Mixed Martial Arts (MMA) Training Tips For Beginners




MMA Training For Beginners

Some MMA Training Tips to add to your game

New to MMA? Here are the 5 keys to getting the most out of your MMA training. If your gym is not adhering to these rules, talk to the coach or find a better gym.

1. Find a Proper Training Environment

Watch a class and take a couple of free classes to see if the coaching staff understands how to train hobbyists. Talk to a few of the older guys in each class to find out if the gym can cater to your needs. Most gyms have an intro program that is set up to ease you into training. Make sure the gym encourages the use of proper training gear, including mouthpieces, cups and headgear.

2. Focus on Longevity

MMA training needs to become part of your lifestyle. You train in the gym one to two hours a day, but the remaining 22 to 23 hours are just as important. I encourage my hobbyists to pay more attention to warming up, recovering, sleeping, eating and conditioning. The end result of this holistic approach is a body that functions like an athlete and looks like a fighter.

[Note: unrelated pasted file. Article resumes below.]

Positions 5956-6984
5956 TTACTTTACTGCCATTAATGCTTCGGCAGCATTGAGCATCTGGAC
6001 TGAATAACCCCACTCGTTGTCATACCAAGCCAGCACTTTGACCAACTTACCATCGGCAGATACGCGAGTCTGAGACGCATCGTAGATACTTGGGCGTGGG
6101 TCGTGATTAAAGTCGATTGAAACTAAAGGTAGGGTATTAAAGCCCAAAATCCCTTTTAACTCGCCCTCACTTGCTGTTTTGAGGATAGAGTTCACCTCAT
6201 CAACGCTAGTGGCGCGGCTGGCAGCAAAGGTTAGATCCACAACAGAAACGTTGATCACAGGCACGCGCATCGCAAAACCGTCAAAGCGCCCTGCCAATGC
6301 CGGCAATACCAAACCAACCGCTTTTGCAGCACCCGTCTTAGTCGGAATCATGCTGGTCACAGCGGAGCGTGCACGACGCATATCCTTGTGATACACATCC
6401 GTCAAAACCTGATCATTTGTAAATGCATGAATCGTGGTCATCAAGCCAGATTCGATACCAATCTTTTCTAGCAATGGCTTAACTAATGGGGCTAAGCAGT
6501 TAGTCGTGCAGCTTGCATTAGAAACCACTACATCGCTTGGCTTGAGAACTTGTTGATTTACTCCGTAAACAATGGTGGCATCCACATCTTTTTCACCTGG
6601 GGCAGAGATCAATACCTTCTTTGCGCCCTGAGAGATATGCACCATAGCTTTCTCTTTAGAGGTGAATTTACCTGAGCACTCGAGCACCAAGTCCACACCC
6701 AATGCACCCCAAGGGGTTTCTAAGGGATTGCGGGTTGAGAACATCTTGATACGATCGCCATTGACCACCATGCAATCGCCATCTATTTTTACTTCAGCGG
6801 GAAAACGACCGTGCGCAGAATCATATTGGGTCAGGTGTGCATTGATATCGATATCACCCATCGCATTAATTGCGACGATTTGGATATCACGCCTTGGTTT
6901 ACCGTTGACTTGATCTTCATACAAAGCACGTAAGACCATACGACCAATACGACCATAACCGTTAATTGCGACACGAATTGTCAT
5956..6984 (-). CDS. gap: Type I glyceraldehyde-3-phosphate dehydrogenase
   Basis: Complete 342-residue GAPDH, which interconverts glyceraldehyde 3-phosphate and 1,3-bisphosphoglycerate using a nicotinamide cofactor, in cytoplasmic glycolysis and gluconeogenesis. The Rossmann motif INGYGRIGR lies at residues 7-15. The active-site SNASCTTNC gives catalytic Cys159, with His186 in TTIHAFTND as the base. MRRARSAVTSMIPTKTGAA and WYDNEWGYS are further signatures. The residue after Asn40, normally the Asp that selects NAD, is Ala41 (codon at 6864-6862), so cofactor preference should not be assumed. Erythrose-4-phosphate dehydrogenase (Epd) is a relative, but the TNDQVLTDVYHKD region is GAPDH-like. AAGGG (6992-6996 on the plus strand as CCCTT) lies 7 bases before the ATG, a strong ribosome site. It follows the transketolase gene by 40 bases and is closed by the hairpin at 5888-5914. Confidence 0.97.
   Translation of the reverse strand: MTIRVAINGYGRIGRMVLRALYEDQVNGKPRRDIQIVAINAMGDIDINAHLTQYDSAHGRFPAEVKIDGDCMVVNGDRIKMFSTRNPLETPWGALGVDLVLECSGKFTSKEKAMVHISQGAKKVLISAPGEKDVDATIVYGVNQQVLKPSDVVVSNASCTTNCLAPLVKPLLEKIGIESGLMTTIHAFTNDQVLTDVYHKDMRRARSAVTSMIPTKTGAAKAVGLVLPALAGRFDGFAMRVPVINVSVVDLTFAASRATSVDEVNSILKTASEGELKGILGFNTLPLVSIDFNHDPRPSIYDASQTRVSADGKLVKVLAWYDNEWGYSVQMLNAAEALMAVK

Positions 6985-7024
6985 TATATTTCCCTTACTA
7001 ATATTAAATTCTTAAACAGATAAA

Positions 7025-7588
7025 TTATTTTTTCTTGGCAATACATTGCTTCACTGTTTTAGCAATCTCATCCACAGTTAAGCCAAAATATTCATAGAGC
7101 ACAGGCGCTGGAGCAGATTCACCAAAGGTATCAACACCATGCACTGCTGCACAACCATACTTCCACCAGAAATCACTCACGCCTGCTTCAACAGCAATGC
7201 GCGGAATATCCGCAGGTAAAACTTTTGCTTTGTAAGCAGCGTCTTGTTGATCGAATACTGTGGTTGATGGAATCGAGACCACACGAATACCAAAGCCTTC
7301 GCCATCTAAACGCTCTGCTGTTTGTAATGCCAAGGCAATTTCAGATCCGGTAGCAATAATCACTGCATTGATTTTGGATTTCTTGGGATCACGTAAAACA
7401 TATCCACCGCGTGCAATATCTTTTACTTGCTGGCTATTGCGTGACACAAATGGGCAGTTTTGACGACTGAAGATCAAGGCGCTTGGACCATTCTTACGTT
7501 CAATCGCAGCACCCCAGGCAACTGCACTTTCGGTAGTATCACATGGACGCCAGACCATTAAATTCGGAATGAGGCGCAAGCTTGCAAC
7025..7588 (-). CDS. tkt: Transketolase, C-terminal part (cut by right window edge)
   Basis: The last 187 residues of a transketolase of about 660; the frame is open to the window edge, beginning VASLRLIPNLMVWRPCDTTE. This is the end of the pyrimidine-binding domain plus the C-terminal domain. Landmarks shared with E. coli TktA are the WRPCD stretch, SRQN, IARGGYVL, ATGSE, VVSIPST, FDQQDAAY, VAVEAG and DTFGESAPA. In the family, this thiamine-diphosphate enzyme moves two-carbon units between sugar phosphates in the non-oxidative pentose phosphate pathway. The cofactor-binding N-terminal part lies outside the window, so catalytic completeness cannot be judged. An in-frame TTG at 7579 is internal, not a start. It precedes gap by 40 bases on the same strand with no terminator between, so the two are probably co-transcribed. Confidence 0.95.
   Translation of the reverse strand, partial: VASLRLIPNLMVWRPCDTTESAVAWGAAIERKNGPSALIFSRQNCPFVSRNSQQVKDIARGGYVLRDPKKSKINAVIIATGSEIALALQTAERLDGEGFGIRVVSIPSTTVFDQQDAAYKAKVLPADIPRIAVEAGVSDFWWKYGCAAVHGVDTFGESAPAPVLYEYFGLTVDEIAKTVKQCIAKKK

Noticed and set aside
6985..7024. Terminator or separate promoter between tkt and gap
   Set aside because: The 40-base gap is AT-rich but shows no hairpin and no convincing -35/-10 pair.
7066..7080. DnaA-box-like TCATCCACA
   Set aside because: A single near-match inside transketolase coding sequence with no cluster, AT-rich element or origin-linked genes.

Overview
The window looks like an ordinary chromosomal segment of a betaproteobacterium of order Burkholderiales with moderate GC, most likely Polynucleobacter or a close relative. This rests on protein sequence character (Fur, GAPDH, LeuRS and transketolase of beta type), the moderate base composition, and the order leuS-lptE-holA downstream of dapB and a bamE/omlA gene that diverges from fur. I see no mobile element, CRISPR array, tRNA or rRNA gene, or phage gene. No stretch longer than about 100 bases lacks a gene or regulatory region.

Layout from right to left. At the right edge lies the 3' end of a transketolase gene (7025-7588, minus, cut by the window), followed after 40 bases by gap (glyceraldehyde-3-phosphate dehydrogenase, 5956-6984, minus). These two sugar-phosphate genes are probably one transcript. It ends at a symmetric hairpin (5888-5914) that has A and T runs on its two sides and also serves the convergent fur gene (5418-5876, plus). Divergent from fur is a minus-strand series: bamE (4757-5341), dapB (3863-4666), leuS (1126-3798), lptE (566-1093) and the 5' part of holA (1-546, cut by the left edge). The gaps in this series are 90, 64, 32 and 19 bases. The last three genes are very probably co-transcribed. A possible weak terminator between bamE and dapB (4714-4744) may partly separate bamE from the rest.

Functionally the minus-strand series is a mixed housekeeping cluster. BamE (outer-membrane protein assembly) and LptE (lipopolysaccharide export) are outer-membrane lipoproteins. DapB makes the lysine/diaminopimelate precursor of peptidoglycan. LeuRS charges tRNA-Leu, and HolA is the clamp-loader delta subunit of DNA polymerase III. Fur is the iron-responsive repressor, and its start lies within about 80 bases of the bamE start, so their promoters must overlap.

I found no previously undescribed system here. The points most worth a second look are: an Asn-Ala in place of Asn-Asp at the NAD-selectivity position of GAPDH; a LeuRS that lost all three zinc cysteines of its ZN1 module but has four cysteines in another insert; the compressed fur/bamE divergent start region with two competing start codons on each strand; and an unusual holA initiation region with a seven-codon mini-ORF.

3. Find Others With  Similar Goals

Find the other hobbyists in class and train with them. Stay away from the younger guys and the pros getting ready for fights. When you and your training partners are working toward the same goals (primarily fun), training will be much more rewarding. Sharing your  sweat and pain with someone else goes a long way towards making lifelong friends.

4. More Drills / Less Sparring

The majority of practice time should be spent on drills with very specific goals and rules. The difference between fighters and hobbyists is progressive resistance. Experienced athletes may start a drill in a co-operative fashion and quickly work up to full resistance. Hobbyists may never get much beyond co-operative training. Contact is controlled and partners should focus on working with each other, not against each other.

5. Listen to Your Body

Before you begin practicing, make sure your doctor understands the strenuous nature of MMA training and clears you. Let your coaches know about any previous or current injuries. Most importantly, understand your limitations. There is no reason to go toe-to-toe with a gung-ho 21-year-old. If you are uncomfortable with a drill, situation, or training partner, let the coach know.

5 keys to getting the most out of your MMA training

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